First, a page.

MARY G. ROEBLING, 89, the first North American woman to serve as president of a major banking institution, died Tuesday in Trenton, N.J., of renal failure. Mrs. Roebling, friend to numerous entertainers and politicians, including President Richard M. Nixon, broke numerous gender barriers in an illustrious career that spanned five decades. She was the first woman governor of the American Stock Exchange. Her second husband was banking and steel cable magnate Siegfried Roebling, whose company, Roebling Steel Corp., built the Brooklyn Bridge.
DR. MYRON S. MALKIN, 70, who directed the space shuttle program in its early stages after serving as a Pentagon official, died Sunday in Bethesda, Md., of cardiac arrest. From 1973 to 1980, Dr. Malkin, a physicist, led the effort to bring together all the components that became the space shuttle, which remains the nation's principal space launching vehicle. He took the concept of a reuseable, piloted space plane from the drawing boards to reality. He served as a deputy assistant defense secretary for intelligence in 1972 and 1973.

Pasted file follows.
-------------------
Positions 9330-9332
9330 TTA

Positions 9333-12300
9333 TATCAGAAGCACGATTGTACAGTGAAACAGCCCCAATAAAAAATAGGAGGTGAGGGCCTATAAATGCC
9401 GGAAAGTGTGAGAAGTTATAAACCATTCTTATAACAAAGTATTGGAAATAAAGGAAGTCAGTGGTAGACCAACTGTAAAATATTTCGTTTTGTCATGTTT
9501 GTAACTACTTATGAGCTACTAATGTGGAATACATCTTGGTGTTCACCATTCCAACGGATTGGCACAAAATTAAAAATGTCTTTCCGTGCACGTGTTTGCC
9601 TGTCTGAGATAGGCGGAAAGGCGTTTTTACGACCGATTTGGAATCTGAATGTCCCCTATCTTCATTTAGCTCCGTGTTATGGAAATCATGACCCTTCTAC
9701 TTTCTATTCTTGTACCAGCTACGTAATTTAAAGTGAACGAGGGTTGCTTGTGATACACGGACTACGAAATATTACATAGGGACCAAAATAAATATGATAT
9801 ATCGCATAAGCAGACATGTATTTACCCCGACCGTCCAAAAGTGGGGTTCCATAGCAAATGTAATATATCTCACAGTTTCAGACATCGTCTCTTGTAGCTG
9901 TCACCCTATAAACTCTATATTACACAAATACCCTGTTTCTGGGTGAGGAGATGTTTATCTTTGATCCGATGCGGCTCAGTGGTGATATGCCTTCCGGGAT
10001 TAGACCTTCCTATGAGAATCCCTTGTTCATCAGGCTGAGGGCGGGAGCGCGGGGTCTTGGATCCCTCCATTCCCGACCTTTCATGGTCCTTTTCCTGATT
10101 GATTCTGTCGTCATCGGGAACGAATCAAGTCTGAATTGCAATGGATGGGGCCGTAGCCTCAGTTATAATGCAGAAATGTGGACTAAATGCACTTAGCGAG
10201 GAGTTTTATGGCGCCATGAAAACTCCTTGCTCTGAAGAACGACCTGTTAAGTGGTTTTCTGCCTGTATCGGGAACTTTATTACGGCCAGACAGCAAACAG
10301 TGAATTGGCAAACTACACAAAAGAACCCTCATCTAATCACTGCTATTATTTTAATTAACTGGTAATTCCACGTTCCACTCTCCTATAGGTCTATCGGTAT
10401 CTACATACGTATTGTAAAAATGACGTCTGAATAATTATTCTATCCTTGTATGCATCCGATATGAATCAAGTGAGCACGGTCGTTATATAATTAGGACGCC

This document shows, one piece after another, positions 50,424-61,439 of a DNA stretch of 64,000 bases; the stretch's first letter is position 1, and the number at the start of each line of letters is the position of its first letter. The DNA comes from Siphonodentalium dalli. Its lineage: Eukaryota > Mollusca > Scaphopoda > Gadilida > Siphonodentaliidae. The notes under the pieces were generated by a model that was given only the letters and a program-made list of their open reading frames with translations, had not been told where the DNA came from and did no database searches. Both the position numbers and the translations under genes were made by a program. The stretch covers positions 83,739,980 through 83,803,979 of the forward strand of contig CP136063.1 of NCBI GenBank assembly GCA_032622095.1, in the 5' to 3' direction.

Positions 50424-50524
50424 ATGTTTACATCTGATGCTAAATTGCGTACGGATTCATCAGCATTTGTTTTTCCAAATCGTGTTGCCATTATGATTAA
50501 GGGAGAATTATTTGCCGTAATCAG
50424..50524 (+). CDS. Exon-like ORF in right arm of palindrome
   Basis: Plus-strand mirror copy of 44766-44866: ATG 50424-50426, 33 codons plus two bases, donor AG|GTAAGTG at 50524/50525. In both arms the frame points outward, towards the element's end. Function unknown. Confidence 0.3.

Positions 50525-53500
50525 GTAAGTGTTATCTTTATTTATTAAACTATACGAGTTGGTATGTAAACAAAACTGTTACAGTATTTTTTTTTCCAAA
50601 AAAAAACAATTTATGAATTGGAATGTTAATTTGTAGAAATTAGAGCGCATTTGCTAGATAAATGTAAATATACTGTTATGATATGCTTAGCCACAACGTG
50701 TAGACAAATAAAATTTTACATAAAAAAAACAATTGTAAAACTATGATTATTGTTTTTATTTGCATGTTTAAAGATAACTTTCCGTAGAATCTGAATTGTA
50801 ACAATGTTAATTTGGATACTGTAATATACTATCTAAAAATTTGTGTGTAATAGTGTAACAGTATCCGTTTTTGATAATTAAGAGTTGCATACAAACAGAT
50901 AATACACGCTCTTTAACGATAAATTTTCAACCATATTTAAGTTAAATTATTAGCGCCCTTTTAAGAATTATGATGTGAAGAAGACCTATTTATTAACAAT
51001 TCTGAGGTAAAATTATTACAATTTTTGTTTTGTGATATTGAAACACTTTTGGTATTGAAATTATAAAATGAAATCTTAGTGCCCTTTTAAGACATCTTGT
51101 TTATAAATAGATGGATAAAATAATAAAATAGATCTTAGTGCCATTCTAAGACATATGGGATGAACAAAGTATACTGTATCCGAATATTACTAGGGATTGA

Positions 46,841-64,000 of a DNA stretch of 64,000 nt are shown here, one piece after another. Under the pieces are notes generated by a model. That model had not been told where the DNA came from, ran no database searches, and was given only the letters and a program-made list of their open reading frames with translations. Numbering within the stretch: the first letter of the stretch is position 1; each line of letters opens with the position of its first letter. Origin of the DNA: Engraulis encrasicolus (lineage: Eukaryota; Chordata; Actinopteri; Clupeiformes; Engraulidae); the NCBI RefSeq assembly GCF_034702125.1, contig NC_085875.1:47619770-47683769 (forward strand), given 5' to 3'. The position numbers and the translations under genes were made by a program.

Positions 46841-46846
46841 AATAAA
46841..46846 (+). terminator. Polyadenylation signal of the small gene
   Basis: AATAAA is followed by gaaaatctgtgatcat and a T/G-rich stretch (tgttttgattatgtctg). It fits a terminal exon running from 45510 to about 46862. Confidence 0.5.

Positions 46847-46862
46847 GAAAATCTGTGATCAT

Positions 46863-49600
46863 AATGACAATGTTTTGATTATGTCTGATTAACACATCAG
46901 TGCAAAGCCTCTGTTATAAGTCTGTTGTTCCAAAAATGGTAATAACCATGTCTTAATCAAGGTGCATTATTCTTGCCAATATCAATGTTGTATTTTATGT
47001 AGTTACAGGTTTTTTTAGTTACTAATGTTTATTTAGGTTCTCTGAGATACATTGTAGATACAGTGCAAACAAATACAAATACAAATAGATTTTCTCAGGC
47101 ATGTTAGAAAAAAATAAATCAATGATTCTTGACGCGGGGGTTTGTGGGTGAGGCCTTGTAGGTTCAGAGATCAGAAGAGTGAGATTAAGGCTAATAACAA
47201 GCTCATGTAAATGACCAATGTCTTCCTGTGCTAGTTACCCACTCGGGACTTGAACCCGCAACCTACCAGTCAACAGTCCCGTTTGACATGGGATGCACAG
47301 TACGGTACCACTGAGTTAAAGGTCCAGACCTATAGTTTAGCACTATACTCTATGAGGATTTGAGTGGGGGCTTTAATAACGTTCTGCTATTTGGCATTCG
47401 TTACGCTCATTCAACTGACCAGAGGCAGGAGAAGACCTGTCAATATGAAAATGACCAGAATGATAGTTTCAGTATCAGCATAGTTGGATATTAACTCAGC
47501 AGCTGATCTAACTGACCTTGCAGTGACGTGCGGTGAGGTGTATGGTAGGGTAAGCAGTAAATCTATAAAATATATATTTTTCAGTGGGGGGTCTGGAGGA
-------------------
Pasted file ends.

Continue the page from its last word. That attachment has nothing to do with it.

MICHAEL KASDAN, 66, a former Broadway producer and theater manager, died Saturday in Mahopac, N.Y., of lymphoma. On Broadway, he managed most of Edward Albee's plays, including Who's Afraid of Virginia Woolf?, Tiny Alice, A Delicate Balance, All Over and Seascape. Off Broadway, he served as manager of The Boys in the Band, among other plays.
JOHN LAUTNER, 83, an architect whose contemporary design was epitomized by the flying saucer-like Chemosphere House that was featured in the movie Body Double, died Monday in Los Angeles. Mr. Lautner was a Frank Lloyd Wright apprentice for six years before carving out his own contemporary style.
WILLIAM K. FRANKENA, 86, a philosophy professor at the University of Michigan who compiled a widely read book on the theory and history of ethics, died Saturday in Ypsilanti, Mich., of a heart attack. His book, Ethics, published by Prentice-Hall in 1963, is in its 24th printing and has been translated into eight languages.
NICOLAS ROUSSAKIS, 60, a composer and a founder of the American Composers Orchestra, died Sunday in New York City of cancer.
JOSEPH SALVATORE, 56, whose religious folk art is featured in museums in New York and Washington, D.C., was found dead Sunday in Youngstown, Ohio, at his home. He had a history of diabetes.
CALVIN W. ROLARK, 67, founder of the United Black Fund of America, one of the nation's largest black charitable fund-raising organizations, died Sunday in Washington, D.C., of a heart attack.